Advent of Code 2020: The final countdown

, 9 min read
advent of code 2020
____ / \ / / /\ | / \ * / / \ \ /~~~~~~~~~\ ( .",^.-".' ) '~~~~~~~~~' Advent of Code 2020

The Christmas lights are up, the mornings are dark, and every shop has miles of aisles filled with festive products. This can only mean one thing: it’s (almost) time for Advent of Code!

First of all, what is Advent of Code? Well, simply, it’s an advent calendar for programmers created by Eric Wastl. It’s a set of 25 puzzles released, one by one, each day in December until Christmas Day. For each puzzle, you get a personalised input, and if your code can produce the correct answers, you can earn two gold stars (⭐) each day. The puzzles are aimed at a variety of skill sets and skill levels. They can be solved in any programming language, and often without programming.

AOC 2017
2017 Advent Calendar filled with stars [Advent of Code]

There is such a large community of people who take part in Advent of Code, and many of them are active on the subreddit. This is a great resource to seek out advice and hints on any puzzles that you are completely stuck on.

. . . .

This year I’ve decided to blog every day; these posts will include my initial thoughts, the code I implemented and then my reflections. As my goal for Advent of Code is to become a better programmer, my reflections generally involve me asking myself some questions:

Was the algorithm I implemented optimal? If not, why and how could I improve it?

Regardless of the outcome of these questions, I then ask a final question:

Did I implement the algorithm in an efficient and readable way?

These questions are tough to answer on my own. However, throughout December lots of people post their solutions to each puzzle on the subreddit. I can then read through a range of diverse solutions and compare them to mine. This is a really fruitful exercise when approached with the correct mindset. Don’t beat yourself up if you didn’t find the best solution, or your implementation wasn’t as fast/efficient/readable as others, or even if you needed a clue. Instead, pick out what other people did well and add that technique to your “toolbox”. Then next time you see a similar puzzle or even a real-life problem, you will be better equipped to solve it.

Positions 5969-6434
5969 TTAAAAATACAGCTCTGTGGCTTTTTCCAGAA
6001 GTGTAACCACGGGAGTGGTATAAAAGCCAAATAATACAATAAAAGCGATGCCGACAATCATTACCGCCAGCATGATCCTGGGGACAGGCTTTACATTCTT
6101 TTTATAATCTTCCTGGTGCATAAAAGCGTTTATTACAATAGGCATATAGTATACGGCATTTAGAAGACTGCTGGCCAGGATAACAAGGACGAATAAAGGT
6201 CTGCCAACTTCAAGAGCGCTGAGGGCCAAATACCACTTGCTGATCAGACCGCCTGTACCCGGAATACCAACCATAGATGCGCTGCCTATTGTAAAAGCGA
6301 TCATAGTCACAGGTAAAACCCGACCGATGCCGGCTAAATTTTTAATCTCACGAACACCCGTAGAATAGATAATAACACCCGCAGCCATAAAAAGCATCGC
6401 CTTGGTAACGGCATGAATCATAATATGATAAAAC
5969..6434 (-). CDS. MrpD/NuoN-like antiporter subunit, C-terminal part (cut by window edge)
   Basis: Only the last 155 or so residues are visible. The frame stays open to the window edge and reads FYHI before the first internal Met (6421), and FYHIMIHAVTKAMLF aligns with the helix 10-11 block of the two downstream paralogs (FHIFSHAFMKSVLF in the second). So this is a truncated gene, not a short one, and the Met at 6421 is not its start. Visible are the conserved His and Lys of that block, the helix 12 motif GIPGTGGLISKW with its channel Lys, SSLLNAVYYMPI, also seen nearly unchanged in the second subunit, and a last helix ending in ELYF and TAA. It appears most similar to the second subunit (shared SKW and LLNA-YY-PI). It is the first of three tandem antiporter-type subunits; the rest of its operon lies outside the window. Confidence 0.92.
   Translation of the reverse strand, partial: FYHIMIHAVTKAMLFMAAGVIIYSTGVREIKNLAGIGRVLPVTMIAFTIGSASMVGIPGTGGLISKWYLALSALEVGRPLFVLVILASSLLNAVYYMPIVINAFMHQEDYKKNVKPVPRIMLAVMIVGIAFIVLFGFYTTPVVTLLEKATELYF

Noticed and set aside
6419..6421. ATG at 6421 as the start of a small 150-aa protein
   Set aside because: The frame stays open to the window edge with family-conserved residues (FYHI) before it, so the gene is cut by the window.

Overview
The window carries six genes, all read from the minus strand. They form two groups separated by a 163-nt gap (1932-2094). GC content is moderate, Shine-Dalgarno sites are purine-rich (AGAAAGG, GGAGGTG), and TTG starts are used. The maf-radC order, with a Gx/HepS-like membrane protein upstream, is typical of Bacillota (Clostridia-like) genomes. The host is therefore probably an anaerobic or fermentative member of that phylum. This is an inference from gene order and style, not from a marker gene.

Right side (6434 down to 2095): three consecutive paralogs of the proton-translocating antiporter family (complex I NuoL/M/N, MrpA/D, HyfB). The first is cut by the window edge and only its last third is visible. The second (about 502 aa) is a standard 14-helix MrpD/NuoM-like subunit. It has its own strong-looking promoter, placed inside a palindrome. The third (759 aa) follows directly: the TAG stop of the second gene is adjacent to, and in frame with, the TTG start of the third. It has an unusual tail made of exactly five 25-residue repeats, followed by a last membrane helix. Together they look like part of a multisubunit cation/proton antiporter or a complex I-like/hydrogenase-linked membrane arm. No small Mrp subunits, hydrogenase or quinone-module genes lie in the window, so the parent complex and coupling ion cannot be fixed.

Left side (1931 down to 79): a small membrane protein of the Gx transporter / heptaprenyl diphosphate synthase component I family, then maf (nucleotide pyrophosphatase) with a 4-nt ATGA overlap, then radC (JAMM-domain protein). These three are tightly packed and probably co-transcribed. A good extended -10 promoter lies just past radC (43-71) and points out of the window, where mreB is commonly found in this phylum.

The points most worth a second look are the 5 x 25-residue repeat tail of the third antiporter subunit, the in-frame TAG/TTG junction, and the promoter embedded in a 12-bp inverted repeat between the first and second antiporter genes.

I don’t have any formal qualifications in Computer Science. I’m a PhD research student in Computational Cosmology, with programming being my main hobby, and now a big part of my research. But, if you want to follow my journey anyway, then feel free to check back anytime and have a read of my thoughts. I hope to see you in December!


Preparation and history

I’ve been taking part in AoC every year since 2017 with varying discipline. In 2017 I completed all 25 puzzles, both part 1 and part 2, however, in 2018 and 2019, I only completed the first 10 puzzles (boooo).

In previous events, I’ve opted to use the high-level programming language python. Python has simple syntax, a dynamic type system and a whole host of utility libraries which contain useful data structures and algorithms. On a more personal note: Python is the primary scripting language used for data processing in astronomy; thus, I am very familiar with it.

This year, I’m mixing it up. I’m going back to my roots and attempting to solve the problems in C, well, C++. The primary motivation for this is to re-familiarise myself with C-like code, and also to get more comfortable with modern C++, namely, the STL (algorithms, containers, and iterators).